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Media Alerts - In re: Revel AC Inc. - Third Circuit
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October 5, 2015
  In re: Revel AC Inc. - Third Circuit
Headline: Third Circuit Grants Stay Pending Appeal, Preserving IDEA's Lease Agreement in Revel's Sale of its Casino

Area of Law: Bankruptcy, Appellate Procedure

Issues Presented: Whether a putative leaseholder is entitled to a stay pending its appeal of a Bankruptcy Court order allowing Revel to sell its casino free and clear of IDEA's lease under §363(f)(4).

Brief Summary: Appellant, IDEA, appealed the district court's denial of a stay to prevent Revel AC, appellee, from selling its casino free and clear of IDEA's lease. The Third Circuit reviewed the appeal de novo as to the irreparable harm factor, instead of applying abuse of discretion because the case involved a purely legal determination. The court analyzed the appeal by balancing the four stay factors using a "sliding-scale" approach. The Third Circuit first found that IDEA would suffer irreparable harm if the stay was not granted. The court noted that the harm IDEA would suffer was greater than the speculative harm Revel would suffer if the stay was granted. Additionally, the court balanced the public interest and its analysis tilted toward Revel. Finally, the court determined that IDEA was assured to succeed on the merits because Revel had provided no factual or legal basis that it did not have a lease with IDEA. The Third Circuit reversed the district court and stayed the portion of the sale order that allowed Revel to sell the casino free and clear of IDEA's lease.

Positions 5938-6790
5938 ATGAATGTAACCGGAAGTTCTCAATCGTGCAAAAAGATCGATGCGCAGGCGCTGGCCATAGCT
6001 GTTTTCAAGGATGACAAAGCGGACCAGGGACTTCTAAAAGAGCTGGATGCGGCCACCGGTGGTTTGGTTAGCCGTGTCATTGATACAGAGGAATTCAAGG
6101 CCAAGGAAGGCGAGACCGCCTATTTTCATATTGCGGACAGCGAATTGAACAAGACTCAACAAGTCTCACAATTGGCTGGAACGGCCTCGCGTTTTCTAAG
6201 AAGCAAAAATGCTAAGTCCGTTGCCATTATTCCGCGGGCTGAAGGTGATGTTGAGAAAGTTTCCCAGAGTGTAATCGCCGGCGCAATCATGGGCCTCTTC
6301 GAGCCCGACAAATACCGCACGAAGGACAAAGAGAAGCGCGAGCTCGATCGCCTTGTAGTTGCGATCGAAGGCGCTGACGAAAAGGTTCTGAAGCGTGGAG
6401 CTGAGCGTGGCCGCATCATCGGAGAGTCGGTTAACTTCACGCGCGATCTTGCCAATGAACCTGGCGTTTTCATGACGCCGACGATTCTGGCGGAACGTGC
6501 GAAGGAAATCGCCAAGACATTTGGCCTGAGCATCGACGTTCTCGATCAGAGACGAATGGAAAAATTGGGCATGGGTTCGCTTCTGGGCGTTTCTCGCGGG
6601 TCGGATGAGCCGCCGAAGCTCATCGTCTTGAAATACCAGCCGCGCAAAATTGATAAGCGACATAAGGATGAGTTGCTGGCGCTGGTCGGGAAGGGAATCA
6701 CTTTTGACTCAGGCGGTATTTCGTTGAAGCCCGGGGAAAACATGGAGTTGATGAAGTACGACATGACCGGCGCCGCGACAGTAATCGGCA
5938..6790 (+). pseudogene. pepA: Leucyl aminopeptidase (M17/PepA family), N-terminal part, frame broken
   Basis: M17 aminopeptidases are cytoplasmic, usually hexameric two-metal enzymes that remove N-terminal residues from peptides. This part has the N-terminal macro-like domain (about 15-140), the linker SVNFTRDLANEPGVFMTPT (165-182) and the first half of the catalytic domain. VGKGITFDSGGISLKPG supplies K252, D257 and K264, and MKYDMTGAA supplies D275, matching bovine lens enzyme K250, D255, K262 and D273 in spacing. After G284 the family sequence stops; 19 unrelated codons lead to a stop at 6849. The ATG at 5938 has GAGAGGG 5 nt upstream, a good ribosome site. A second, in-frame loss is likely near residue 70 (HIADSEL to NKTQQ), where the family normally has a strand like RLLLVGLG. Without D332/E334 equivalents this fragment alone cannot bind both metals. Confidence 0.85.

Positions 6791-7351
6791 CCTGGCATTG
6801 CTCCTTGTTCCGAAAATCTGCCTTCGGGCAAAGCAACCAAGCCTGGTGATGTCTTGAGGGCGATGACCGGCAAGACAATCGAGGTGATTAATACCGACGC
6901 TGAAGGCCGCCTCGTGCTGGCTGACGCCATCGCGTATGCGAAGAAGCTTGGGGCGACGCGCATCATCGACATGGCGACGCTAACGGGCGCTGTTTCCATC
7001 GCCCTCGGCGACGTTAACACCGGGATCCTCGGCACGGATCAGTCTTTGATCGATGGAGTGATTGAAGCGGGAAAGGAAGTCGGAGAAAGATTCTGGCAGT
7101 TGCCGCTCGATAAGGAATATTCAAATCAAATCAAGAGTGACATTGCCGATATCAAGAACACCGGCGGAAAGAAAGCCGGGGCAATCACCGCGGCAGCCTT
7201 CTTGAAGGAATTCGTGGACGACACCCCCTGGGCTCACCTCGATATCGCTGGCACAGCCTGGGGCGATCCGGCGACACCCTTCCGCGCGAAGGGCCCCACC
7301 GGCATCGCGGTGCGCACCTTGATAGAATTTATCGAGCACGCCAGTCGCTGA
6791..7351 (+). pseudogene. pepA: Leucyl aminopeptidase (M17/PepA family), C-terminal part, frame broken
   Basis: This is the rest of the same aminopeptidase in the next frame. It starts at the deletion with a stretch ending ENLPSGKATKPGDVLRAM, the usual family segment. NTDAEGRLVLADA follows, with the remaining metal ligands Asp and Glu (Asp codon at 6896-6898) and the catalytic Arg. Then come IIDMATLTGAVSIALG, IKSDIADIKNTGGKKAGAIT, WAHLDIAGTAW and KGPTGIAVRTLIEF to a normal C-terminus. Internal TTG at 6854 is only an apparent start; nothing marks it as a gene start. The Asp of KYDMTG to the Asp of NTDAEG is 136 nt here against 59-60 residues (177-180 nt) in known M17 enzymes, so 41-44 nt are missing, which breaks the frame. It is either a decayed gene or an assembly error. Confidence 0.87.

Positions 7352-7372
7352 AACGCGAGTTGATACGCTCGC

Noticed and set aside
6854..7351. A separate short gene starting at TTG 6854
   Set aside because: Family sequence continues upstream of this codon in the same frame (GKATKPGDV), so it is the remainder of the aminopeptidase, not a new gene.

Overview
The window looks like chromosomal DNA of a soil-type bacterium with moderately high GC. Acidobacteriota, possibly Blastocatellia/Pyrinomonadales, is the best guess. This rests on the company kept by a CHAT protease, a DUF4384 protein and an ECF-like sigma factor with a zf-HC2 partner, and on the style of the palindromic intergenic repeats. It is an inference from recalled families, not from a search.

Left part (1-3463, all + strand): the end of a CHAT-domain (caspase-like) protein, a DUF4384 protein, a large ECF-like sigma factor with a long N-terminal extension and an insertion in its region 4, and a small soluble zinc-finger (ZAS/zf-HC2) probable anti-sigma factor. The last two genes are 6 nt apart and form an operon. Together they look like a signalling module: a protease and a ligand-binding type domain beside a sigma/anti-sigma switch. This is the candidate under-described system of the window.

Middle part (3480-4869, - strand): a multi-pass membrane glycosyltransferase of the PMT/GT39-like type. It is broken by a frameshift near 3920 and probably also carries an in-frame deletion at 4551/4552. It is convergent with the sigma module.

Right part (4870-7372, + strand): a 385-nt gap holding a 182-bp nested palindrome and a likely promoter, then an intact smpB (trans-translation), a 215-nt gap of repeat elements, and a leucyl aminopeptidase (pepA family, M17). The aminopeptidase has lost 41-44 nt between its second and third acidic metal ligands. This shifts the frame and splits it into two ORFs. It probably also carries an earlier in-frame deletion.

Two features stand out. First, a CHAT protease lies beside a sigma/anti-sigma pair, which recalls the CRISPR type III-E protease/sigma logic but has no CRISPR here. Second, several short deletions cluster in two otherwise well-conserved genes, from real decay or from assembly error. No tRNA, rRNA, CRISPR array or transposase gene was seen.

Extended Summary: Appellant, IDEA, operated a night club within the Revel AC Casino in Atlantic City. Revel AC declared bankruptcy and decided to sell the casino; however, Revel intended to sell the casino free and clear of the lease it had with IDEA. IDEA filed two declaratory actions with the Bankruptcy Court which were denied. Additionally, IDEA requested a stay pending appeal from the District Court which was also denied. IDEA appealed to the Third Circuit, and the court reviewed the appeal de novo, as to the irreparable harm factor, because the case involved a purely legal determination. The Court also found the denial of a stay to be appealable as a final order because letting the sale proceed would moot IDEA's claim entirely.

The court used a four-factor stay analysis to determine whether the District Court erred in denying the stay. The test analyzes (1) whether the stay applicant has made a strong showing that [it] is likely to succeed on the merits; (2) whether the applicant will be irreparably injured absent a stay; (3) whether issuance of the stay will substantially injure the other parties interested in the proceeding; and (4) where the public interest lies. The Third Circuit noted that if the movant does not meet the requirements of the first two factors then it is unnecessary to analyze the second two factors and the stay should be denied. If it does meet the first two factors, then the court will balance the relative harms and consider all four factors under a sliding scale approach, balancing the harms to the parties and the public and requiring a stronger showing of success on the merits where the party seeking the stay faces less harm and a lesser showing if the harm is greater.